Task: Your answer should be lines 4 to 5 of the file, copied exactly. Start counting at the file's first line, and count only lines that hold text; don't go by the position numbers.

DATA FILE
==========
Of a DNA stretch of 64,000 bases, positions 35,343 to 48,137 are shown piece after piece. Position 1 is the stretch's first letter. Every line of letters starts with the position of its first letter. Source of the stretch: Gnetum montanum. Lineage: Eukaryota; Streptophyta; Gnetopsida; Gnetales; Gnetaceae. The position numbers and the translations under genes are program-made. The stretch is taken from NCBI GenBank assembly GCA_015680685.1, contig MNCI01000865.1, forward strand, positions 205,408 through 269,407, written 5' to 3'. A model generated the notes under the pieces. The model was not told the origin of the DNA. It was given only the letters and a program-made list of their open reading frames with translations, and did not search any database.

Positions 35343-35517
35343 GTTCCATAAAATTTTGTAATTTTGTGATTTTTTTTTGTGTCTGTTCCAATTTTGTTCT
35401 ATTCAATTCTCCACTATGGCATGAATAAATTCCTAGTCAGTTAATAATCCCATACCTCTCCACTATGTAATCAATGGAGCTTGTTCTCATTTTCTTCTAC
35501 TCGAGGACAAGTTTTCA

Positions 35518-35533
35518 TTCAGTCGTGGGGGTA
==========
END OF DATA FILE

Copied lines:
35401 ATTCAATTCTCCACTATGGCATGAATAAATTCCTAGTCAGTTAATAATCCCATACCTCTCCACTATGTAATCAATGGAGCTTGTTCTCATTTTCTTCTAC
35501 TCGAGGACAAGTTTTCA